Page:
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nickel-metal hydride battery

A nickel-metal hydride battery, abbreviated NiMH, is a type of rechargeable battery similar to a nickel-cadmium (NiCd) battery that uses a hydrogen-absorbing alloy for the negative electrode instead of cadmium. As in NiCd batteries, the positive electrode is nickel oxyhydroxide (NiOOH). A NiMH battery can have two to three times the capacity of an equivalent size NiCd. However, compared to the lithium-ion battery, the volumetric energy density is lower and self-discharge is higher.

Common AA batteries (penlight-size) have nominal charge capacities (C) ranging from 1100 mA·h to 2700 mA·h at 1.2 V, usually measured at a discharge rate of 0.2×C per hour. Useful discharge capacity is a decreasing function of the discharge rate, but up to a rate of around 1×C (full discharge in one hour), it does not differ significantly from the nominal capacity.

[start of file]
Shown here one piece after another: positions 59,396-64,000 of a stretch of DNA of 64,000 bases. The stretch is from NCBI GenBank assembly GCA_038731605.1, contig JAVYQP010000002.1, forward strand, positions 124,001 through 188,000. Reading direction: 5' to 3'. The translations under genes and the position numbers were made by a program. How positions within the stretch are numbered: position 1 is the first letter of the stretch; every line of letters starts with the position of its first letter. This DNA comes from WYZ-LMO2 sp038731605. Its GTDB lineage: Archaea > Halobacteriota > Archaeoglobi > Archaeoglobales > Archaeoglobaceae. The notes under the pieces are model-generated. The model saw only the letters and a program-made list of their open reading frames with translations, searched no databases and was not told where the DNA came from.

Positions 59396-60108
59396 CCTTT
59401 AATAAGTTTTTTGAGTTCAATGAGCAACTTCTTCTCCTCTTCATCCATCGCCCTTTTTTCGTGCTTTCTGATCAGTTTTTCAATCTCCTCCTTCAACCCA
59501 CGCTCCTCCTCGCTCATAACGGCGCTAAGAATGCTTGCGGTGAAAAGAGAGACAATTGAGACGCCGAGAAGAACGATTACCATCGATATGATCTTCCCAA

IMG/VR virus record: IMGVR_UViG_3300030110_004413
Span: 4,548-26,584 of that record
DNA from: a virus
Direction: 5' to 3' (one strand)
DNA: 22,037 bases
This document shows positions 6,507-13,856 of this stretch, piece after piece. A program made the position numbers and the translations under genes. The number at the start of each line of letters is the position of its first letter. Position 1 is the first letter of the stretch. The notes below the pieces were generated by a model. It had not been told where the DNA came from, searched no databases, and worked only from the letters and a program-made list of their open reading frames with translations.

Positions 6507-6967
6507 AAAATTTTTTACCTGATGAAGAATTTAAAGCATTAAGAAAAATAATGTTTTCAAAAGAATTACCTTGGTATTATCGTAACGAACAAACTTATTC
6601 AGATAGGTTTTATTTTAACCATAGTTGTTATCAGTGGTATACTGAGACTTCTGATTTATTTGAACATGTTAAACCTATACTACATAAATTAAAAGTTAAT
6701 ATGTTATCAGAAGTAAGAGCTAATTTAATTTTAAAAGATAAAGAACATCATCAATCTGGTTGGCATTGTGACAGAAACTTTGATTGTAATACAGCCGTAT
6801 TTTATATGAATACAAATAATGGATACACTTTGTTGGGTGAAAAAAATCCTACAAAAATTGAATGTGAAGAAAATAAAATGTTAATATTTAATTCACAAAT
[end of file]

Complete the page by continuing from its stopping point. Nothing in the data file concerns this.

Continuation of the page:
The specific energy density for NiMH material is approximately 70 W·h/kg (250 kJ/kg), with a volumetric energy density of about 300 W·h/L (360 MJ/m³).

It is common to refer to most NiMH products as batteries, even though the word battery refers to the grouping of multiple cells. As a result sizes AA, AAA, C, and D are technically cells, whereas the 9V size is a real battery.

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